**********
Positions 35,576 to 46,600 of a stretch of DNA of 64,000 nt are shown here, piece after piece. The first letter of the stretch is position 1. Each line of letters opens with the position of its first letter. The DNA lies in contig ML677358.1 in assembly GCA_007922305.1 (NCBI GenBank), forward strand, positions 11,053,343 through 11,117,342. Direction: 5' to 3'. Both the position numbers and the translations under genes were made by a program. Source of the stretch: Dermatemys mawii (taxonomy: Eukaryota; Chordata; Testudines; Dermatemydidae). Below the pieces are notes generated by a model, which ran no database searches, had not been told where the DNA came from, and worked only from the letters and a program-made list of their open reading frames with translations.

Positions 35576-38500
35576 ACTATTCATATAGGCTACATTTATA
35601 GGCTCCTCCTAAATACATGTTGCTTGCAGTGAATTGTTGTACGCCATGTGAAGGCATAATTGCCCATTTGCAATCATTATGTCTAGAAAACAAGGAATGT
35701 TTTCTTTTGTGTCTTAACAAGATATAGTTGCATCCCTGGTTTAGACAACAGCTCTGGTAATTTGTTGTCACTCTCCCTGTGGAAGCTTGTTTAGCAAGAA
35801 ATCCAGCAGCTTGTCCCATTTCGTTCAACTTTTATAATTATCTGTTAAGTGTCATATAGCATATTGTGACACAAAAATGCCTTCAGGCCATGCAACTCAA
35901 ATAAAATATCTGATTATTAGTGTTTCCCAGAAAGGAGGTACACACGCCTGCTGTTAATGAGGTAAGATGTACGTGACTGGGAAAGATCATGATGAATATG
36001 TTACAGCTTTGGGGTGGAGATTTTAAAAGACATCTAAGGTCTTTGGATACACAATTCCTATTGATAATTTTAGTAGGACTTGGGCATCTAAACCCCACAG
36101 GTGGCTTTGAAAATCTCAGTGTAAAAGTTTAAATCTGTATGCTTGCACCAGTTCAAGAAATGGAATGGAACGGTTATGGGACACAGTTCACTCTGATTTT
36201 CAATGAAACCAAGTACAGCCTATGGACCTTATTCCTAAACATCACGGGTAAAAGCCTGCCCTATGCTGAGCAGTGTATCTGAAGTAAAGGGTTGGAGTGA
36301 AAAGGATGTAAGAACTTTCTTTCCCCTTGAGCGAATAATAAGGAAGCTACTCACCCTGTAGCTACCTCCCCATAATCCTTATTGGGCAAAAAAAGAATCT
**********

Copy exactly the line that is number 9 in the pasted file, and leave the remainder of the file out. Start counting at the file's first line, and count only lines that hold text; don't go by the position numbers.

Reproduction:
36101 GTGGCTTTGAAAATCTCAGTGTAAAAGTTTAAATCTGTATGCTTGCACCAGTTCAAGAAATGGAATGGAACGGTTATGGGACACAGTTCACTCTGATTTT